Electric Bicycles Update – Into 2014 & Beyond Dale Campbell, Co-Editor Bent Fork Chronicles
According to a 2013 report from Navigant Research (a Boulder, CO based research firm), worldwide revenue from e-bicycles will grow from $8.4 billion in 2013 to $10.8 billion in 2020 (http://www.navigantresearch.com/research/electric-bicycles). According to the report, one factor contributing to this growth is the increasing quality and affordability of lithium ion (Li-ion) batteries will help expand the e-bicycle market, as well. Longer life spans at lower weights are recognized from Li-ion batteries when compared to conventional lead-acid batteries. At the moment, the general consensus in the industry is that the lithium iron phosphate type is the most E-Bike friendly battery technology, because of the combined thermal stability and long life. Further details can be found in the Navigant Report
That’s a reflection of the business side of the market, but what about the practical side, that experienced by potential purchasers of E-Bikes? Here are five interesting facts about EAPCs (Electric Assisted Pedal Cycles) from a study compiled by John MacArthur, Oregon Transportation Research and Education Consortium at Portland State University. As an aside comment, it’s interesting to note that Portland has more than 6% of the city’s population commuting by bicycle, a much higher percentage than many other large US cities, such as New York City, which is striving to reach 1.5% (based on the 2012 American Community Survey by the US Census Bureau).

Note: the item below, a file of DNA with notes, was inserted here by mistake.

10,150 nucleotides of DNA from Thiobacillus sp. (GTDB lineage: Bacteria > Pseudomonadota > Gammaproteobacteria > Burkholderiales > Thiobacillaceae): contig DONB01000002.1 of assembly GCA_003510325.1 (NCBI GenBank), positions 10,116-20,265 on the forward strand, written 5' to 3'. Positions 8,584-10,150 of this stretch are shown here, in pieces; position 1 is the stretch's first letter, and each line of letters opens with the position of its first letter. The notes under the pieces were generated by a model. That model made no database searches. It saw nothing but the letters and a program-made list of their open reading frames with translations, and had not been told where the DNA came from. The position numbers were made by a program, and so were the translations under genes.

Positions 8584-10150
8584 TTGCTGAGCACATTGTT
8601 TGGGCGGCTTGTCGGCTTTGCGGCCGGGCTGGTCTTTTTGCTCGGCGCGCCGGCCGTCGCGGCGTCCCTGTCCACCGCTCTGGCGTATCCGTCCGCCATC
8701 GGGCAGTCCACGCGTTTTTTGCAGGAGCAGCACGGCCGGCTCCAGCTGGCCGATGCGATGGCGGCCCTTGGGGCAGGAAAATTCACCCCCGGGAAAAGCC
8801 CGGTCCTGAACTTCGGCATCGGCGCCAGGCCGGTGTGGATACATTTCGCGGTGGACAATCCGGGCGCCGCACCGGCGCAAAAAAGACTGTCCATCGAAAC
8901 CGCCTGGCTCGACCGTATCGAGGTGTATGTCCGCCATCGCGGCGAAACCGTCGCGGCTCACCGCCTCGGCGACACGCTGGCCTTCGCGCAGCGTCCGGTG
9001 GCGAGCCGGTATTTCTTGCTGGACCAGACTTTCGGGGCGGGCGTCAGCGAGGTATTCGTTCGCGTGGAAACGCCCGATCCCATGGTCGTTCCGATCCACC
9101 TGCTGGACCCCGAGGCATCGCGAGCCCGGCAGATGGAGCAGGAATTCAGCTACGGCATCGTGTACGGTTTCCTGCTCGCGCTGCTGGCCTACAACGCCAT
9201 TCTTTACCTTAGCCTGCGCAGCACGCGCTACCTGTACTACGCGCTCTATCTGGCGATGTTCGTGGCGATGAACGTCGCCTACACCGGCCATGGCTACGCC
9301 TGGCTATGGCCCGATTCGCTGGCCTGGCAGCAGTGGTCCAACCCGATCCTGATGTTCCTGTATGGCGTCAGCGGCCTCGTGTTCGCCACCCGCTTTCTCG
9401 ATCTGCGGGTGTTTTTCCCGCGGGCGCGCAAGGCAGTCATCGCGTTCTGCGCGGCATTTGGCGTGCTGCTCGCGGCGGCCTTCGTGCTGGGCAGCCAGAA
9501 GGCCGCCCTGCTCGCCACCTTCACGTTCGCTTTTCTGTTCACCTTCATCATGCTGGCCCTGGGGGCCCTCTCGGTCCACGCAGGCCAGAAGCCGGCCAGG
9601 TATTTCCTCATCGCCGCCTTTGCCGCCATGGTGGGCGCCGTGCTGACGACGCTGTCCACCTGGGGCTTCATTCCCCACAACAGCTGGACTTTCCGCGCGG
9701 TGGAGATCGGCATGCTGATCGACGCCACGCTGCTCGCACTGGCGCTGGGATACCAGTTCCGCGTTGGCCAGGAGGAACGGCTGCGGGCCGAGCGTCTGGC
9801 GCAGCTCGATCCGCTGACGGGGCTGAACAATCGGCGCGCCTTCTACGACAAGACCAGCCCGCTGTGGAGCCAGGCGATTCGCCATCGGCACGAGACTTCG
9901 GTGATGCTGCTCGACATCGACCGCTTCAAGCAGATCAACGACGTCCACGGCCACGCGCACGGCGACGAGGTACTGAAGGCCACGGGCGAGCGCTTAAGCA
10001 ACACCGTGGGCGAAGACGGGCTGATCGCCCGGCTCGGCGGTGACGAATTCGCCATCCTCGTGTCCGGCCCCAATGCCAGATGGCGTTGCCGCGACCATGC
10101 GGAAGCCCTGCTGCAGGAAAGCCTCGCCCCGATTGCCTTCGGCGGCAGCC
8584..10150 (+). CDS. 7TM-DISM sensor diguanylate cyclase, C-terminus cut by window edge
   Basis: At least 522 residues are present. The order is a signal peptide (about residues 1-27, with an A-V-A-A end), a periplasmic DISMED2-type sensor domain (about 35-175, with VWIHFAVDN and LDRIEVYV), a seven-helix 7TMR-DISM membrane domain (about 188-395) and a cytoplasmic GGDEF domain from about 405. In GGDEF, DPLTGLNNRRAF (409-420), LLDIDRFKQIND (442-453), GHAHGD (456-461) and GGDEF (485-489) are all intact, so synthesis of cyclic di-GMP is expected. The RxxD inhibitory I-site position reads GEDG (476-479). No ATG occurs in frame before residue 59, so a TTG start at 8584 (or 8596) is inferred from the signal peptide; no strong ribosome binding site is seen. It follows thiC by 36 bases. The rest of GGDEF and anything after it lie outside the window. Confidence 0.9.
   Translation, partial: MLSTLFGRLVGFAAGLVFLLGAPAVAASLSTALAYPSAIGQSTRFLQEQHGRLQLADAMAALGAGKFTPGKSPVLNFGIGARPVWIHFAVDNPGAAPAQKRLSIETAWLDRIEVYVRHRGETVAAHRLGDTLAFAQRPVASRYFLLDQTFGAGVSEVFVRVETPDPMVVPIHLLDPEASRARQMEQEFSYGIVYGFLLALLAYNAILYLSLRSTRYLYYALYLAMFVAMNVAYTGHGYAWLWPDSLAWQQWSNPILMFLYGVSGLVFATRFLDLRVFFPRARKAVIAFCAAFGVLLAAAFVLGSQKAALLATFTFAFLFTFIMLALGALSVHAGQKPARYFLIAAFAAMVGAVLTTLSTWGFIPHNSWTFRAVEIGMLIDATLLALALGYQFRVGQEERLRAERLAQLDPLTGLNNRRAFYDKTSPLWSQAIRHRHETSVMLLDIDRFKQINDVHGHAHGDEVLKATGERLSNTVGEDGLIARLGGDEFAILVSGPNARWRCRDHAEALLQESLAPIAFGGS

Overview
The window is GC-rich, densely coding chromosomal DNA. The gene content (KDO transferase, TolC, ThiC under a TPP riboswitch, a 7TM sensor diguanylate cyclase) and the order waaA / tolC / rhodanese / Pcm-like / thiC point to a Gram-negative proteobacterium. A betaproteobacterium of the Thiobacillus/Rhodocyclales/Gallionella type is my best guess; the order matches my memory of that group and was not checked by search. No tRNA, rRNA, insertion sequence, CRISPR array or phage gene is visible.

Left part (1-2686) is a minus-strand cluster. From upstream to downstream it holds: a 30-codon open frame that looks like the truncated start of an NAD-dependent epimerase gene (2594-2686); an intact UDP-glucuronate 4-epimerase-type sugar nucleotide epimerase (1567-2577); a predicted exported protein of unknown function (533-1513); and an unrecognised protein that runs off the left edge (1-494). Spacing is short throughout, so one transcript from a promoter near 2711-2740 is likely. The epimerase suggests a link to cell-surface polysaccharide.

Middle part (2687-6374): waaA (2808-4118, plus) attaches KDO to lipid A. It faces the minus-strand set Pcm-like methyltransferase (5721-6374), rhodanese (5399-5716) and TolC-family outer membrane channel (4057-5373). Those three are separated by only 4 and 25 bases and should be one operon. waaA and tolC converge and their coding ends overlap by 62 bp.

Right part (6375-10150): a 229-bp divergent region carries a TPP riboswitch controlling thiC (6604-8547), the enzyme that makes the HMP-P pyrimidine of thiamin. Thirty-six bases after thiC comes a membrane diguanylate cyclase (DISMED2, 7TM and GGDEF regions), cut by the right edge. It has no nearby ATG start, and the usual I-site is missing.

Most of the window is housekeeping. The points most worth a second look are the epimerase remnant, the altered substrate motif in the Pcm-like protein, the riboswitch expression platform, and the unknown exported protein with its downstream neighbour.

1) Converting a bike to an E-Bike is slightly more common than buying an E-Bike from scratch. Forty eight percent of E-Bike users purchased an E-Bike, whereas 52 percent converted a standard bike (most commonly a mountain bike, but 13 percent of them a cargo bike or Xtracycle) by adding a battery and motor.
2) E-Bike conversions are usually cheaper than purchases, but not always. Sewventy percent of E-Bike conversions and 46 percent of E-Bike purchases were done for $1500 or less.
3) E-bike trips seem especially good at replacing car trips. The most common reason to go electric was to replace some car trips, though health, ability and comfort were also common reasons people took up E-Bikes.
4) E-bikes turn people into daily riders. Fifty five percent of E-Bikers rode their standard bike weekly or daily before the purchase. After the purchase, weekly or daily biking rose to 93 percent. Even the few (6%) who had never ridden bikes as an adult were now riding weekly or daily.
5) The biggest complaint with E-Bikes is their weight. About 26 percent of respondents called it the main downside. (Another 8 percent, meanwhile, said there was no downside to riding an E-Bike.) Fewer than 5 percent cited fear of theft or battery charging time.
The above conclusions were contained in the “Electric Bikes (E-Bikes) in the United States” presentation given on 18 October 2013 by John MacArthur, Oregon Transportation Research and Education Consortium at Portland State University. If you’re interested in learning more, there are additional details in the full 53 page presentation, which can be found at http://transportation.research.pdx.edu/sites/default/files/JMacArthur%2010-18.pdf